Exit Signage - Internal Illumination

What are the requirements for photoluminescent Exit signs?

Any examples are for illustrative purposes only. 

Where an exit sign is required, they may be either externally illuminated or internally illuminated.

Photoluminescent signs are a type of internally illuminated exit sign sometimes used to mark the means of egress, and as such, must meet certain criteria to ensure that they are reliable and readable by occupants of the facility.  Using photoluminescence, light is absorbed from the surroundings onto the sign surface, stored and then re-emitted, making the signs glow when the building is dark.  

NFPA 101 (2012 edition) The Life Safety Code, Section 7.10.7.2 requires that “the face of a photoluminescent sign shall be continually illuminated while the building is occupied.  The illumination levels on the face of the photoluminescent sign shall be in accordance with its listing.  The charging illumination shall be a reliable light source, as determined by the authority having jurisdiction.  The charging light source, shall be of a type specified in the product markings.” Per Section 7.10.7.1, internally illuminated signs shall be listed in accordance with ANSI/UL 924, Standard for Emergency Lighting and Power Equipment.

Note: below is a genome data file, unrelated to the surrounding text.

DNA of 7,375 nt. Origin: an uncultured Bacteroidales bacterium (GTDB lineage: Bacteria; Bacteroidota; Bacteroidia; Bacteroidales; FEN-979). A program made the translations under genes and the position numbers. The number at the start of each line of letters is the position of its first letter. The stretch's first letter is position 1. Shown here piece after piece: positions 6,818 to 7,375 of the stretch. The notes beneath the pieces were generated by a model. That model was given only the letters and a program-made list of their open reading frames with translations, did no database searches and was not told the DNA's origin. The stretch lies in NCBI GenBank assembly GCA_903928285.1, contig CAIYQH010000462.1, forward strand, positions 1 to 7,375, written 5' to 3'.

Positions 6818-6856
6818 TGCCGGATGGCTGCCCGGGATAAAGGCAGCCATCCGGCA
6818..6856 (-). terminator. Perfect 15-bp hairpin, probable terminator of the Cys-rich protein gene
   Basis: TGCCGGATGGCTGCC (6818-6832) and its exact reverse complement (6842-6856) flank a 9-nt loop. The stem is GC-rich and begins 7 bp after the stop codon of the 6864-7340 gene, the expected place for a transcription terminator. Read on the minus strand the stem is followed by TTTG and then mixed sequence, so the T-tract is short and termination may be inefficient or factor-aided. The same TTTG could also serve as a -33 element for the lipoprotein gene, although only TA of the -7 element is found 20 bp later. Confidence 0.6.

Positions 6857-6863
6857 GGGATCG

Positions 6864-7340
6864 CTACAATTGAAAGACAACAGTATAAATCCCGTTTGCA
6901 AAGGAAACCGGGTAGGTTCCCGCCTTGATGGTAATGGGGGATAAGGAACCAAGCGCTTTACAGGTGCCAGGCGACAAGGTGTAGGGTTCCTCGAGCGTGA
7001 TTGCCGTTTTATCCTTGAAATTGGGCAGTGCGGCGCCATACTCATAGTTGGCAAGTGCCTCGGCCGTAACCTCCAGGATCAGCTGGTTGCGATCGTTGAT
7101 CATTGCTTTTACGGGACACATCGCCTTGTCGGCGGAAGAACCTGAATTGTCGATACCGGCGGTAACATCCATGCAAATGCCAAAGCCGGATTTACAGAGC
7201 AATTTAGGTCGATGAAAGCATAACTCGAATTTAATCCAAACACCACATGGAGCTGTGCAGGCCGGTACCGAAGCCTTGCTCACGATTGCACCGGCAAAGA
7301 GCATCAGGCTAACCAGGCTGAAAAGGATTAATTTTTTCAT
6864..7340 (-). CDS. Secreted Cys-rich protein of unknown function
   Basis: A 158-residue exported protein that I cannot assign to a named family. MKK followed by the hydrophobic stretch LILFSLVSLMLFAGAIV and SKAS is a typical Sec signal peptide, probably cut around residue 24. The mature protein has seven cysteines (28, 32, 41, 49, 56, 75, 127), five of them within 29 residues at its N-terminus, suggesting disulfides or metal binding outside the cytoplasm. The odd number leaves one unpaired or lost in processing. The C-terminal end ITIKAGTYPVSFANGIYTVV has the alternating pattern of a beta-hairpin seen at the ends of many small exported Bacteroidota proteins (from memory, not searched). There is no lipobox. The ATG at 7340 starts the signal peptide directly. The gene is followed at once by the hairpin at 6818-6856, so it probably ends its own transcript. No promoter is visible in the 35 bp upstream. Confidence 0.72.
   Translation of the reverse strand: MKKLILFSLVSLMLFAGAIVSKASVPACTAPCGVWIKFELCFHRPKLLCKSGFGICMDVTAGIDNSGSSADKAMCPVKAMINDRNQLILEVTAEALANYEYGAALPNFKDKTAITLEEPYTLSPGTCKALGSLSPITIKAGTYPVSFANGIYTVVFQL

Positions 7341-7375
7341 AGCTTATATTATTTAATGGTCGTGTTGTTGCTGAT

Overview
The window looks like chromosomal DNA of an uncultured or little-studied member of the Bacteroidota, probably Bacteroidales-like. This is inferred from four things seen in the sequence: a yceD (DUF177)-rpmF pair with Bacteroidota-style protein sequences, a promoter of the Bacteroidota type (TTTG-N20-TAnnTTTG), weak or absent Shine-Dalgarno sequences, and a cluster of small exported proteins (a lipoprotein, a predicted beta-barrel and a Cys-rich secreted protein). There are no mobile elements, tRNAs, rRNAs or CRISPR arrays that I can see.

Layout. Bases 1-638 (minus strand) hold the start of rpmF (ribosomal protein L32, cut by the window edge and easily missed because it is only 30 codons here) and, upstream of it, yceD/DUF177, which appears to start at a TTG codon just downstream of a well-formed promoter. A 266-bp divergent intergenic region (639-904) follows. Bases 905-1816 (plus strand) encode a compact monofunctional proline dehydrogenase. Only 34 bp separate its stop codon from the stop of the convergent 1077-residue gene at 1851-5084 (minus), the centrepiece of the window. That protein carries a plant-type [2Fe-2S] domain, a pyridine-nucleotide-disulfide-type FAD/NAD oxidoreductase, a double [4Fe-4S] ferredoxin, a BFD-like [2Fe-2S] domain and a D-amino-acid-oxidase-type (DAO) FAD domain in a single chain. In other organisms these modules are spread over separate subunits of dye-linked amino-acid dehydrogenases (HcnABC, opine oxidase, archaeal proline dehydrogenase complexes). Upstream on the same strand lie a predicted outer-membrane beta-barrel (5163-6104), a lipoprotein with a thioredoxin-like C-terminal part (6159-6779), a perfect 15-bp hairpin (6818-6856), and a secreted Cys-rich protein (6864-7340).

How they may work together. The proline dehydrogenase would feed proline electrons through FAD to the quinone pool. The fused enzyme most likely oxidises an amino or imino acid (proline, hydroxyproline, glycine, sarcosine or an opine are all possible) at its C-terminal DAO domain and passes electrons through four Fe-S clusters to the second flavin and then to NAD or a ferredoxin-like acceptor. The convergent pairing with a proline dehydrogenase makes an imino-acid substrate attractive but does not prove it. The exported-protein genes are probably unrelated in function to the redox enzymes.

Some jurisdictions require photoluminescent egress path markers, typically in high-rise buildings.  It should be noted that these signs may not meet the requirements of exit signs and are used in addition to, but not in place of exit signs.  

Reference LS.02.01.20 EP40 
Last updated on May 15, 2020
Manual: Ambulatory
Chapter: Life Safety LS

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